Can Future Generations Correctly Be Said to Have Rights? By Ruth Macklin – Summary and Analysis


In this article, Macklin argues that future generations cannot properly be said to have rights, but that we ought to still give them moral consideration when acting in the present.

Her main argument is fairly simple, she says that future generations cannot have rights because they do not exist to be subjects of rights. She asks us to compare how we treat duties and rights, stating that these ought to be treated the same way unless we have a good reason to do otherwise. Typically we do not say that non-existent people have duties (I put this too weakly, I have never heard people say this). If a non-existent person cannot have duties then, since duties and rights almost always travel in a single package, non-existent people cannot have rights either.

But, says the critic, we commonly give people or other things rights without giving them duties. Macklin lists the mentally disabled, the young, the sick, and the old, but I would also like to add non-human animals to this list (although all of these are still under dispute, let’s assume that they do in fact have rights). However, according to Macklin these groups have rights solely in virtue of the fact that they are sentient. And, as it turns out, sentience is sufficient for rights, but it is also a necessary condition. So, concedes Macklin, there is a slight asymmetry between rights and duties, but nothing to be worried about as these two still go together in the case at hand.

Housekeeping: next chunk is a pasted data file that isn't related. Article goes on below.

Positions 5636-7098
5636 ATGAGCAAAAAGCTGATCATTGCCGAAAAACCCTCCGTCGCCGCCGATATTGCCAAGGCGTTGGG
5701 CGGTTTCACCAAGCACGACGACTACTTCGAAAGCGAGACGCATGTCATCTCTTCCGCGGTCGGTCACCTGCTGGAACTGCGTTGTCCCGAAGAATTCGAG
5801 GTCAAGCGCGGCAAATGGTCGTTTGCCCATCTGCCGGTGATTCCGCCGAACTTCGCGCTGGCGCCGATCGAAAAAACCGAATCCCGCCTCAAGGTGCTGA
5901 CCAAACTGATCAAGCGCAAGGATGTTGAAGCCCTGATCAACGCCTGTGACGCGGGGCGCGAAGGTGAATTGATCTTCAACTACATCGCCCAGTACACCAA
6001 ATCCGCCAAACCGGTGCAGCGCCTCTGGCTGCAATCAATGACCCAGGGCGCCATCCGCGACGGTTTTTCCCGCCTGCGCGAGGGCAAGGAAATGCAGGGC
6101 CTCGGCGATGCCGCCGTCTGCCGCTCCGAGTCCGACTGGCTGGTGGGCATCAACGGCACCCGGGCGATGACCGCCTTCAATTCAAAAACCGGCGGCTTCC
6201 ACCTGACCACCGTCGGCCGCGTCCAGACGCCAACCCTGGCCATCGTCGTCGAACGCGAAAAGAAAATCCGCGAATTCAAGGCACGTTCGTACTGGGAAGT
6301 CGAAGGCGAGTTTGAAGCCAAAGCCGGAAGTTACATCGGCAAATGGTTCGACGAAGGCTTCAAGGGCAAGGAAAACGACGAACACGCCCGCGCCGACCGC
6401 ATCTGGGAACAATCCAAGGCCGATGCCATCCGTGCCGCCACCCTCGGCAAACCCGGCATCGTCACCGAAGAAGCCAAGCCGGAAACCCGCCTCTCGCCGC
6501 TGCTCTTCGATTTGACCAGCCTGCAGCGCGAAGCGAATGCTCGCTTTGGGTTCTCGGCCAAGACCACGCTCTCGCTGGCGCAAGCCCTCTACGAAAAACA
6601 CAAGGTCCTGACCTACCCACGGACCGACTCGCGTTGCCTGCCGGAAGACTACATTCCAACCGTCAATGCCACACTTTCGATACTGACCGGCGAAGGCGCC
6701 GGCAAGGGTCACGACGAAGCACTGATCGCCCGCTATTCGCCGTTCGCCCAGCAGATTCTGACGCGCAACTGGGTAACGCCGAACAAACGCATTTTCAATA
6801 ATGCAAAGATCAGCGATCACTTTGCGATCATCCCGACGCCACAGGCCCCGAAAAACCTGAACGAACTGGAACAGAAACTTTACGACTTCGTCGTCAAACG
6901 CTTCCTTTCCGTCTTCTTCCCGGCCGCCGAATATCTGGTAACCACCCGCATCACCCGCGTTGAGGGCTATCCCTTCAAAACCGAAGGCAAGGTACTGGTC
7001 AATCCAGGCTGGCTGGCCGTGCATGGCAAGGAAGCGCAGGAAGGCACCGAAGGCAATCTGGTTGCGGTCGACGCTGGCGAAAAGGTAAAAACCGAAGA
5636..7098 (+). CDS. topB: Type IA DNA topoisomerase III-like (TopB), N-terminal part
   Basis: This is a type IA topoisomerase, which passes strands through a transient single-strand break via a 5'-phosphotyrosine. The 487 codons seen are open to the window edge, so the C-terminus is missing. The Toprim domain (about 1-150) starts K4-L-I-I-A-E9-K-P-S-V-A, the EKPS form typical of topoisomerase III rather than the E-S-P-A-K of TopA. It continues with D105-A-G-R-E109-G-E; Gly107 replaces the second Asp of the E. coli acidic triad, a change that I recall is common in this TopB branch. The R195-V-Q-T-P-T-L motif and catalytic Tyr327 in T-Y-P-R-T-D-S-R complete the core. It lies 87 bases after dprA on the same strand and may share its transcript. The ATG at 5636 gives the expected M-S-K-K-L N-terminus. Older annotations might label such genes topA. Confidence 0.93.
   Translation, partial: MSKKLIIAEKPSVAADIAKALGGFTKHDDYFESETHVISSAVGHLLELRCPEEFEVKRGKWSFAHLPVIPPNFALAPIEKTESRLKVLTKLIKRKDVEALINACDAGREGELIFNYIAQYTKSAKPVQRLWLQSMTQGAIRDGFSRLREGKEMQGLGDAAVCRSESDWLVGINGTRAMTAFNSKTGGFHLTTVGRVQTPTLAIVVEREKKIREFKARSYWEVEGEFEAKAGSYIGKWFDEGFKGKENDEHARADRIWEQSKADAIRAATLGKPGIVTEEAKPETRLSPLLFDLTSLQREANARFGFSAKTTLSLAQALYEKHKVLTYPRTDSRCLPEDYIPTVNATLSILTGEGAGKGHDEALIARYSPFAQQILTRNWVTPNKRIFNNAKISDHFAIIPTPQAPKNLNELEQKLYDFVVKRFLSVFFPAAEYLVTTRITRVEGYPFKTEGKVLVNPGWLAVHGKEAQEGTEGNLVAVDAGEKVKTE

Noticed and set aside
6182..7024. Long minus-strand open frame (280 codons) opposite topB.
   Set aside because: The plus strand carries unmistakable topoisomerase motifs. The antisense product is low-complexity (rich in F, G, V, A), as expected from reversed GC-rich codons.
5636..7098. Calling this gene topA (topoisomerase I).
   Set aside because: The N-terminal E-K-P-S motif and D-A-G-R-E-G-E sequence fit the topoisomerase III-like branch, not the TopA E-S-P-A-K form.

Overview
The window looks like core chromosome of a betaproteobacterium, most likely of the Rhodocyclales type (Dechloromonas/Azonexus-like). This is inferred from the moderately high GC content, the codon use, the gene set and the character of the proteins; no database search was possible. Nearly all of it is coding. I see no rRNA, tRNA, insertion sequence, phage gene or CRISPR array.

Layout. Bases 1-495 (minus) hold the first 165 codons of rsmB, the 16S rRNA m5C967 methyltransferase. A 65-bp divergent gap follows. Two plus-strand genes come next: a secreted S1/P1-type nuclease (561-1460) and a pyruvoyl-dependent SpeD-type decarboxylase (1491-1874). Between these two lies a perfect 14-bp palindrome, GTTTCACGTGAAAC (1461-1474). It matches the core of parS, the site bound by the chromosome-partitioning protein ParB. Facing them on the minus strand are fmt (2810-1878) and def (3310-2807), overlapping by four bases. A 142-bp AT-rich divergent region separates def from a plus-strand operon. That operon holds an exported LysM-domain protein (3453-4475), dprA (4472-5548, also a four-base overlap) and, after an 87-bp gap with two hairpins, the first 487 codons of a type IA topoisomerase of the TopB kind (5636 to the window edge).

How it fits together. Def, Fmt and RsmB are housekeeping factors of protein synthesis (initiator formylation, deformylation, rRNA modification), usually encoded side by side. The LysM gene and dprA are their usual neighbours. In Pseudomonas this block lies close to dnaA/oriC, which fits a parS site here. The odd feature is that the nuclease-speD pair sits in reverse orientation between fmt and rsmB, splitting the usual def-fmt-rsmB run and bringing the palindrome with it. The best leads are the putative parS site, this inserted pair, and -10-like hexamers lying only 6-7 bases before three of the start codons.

Assuming that her argument was successful, she concludes that future people cannot have strict rights, but might still be subject to our moral consideration. She says that under a utilitarian type calculus the overall balance of pleasure over pain would take future people into account, so we can give future people some consideration without giving them the strong protection of absolute rights.


The first point of criticism is that the utilitarian calculus might be subject to the same problem as the one she identified for rights (Parfit calls this the non-identity problem). As she said in a footnote, she wants to work within the same framework that Parfit described, so she is certainly aware of the non-identity problem. The problem is that when we speak of maximizing the good, while there aren’t any explicit constraints on how far we can calculate into the future, it seems to me that the calculus could conceivably be restricted to existent sentient beings. I’m not confident on this criticism, and I don’t know what modern scholarship on the non-identity problem says, so I leave this as an open criticism for the moment.

The second point of criticism is against her approach in distinguishing between rights and lesser (utilitarian) morality. In addition to the problem I described above, we might wonder what rights are supposed to do in the context of justice and human rights in general. For instance, we might reject all rights as just a veiled way of saying that ‘such and such judgments of morality are so central to our thought that we give them the name rights’. If that is the case then we might be able to expand ‘rights’ to anything we find central to morality. In other words, describing rights as ontological entities that only living beings can have is a rather limited view of rights.


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